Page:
Half of our time in Alaska has passed.
It was an early Sunday morning compared to our usual weekend schedule since we wanted to be at the Alaska Native Heritage Center before the afternoon rush. The museum has both indoor and outdoor exhibits. Inside, we were able to listen to performances of Native Alaskan music and traditional dance as well as presentations on geography, canoes, and storytelling. Other indoor exhibits on Native culture and values as well as a Mother’s Day craft station. With a little convincing, students were able to pass as “kids” and let their inner artists shine. No spoilers to all the mothers out there. You’ll have to wait to see what everyone made. Outside, a Native Alaskan village was established around a lake. We could walk around the lake to different structures and replicas of artifacts including totem poles and a fishing wheel. Upon entering a Native building, you could listen to a presentation about the structure and its cultural significance to the Native people. At one end of the village, there were tents housing Native artisans. Visitors could purchase Native art, clothing, and other items. A couple students took advantage of the tents for some souvenir shopping. We left the museum at noon and had the rest of the day to ourselves. Being Mother’s day, students worked on art projects and called their mothers to catch up and talk about their experiences on the trip so far. It wasn’t until the late afternoon that the group reconvened to plan the evening activities. It was decided that we would split into three sections sections. One group went to the local mall to shop and ice skate. The other group traveled over to the Flat Top trail head to climb the mountain. For those who didn’t want to participate in either activity, they could stay at the house to read, watch television, or nap. Whether they were practicing their triple jumps on ice skates or watching the sun set of Anchorage from Flat Top Mountain, everyone made the most of their time for our last weekend in Anchorage.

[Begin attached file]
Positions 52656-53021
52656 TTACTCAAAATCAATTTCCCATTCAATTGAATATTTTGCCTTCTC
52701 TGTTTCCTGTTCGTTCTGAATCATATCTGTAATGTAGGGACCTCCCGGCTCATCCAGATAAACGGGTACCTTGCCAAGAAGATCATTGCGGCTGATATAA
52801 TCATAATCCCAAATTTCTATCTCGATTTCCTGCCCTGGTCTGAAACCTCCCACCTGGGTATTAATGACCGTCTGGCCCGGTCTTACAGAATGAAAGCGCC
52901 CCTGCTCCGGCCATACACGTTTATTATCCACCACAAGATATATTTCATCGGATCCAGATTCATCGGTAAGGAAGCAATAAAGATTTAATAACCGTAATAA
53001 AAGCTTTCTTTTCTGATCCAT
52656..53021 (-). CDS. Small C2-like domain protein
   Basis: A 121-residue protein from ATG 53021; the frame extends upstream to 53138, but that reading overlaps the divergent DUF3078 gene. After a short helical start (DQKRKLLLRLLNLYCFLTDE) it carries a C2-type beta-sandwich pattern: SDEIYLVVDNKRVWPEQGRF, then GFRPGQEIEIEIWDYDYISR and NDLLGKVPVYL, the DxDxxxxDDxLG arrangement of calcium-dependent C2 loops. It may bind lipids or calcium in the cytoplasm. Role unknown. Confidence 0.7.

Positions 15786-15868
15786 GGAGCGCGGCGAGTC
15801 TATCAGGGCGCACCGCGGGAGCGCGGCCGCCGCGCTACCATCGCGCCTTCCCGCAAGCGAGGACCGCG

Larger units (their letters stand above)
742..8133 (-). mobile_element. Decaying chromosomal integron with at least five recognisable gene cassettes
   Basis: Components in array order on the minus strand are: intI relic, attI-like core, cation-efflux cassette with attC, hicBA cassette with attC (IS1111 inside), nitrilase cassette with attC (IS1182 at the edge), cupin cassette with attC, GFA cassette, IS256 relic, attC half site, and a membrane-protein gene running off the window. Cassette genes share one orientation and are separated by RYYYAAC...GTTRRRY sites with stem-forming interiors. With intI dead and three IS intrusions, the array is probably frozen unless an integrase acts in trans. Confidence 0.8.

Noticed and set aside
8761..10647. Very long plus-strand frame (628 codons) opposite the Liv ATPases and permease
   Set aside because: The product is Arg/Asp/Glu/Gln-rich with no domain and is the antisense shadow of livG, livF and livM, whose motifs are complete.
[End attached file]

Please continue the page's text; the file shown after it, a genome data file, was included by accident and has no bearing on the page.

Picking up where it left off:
Photo courtesy of Karla Rubio
(C) 2014. All photos below are the property of Benjamin Bogard. All rights reserved.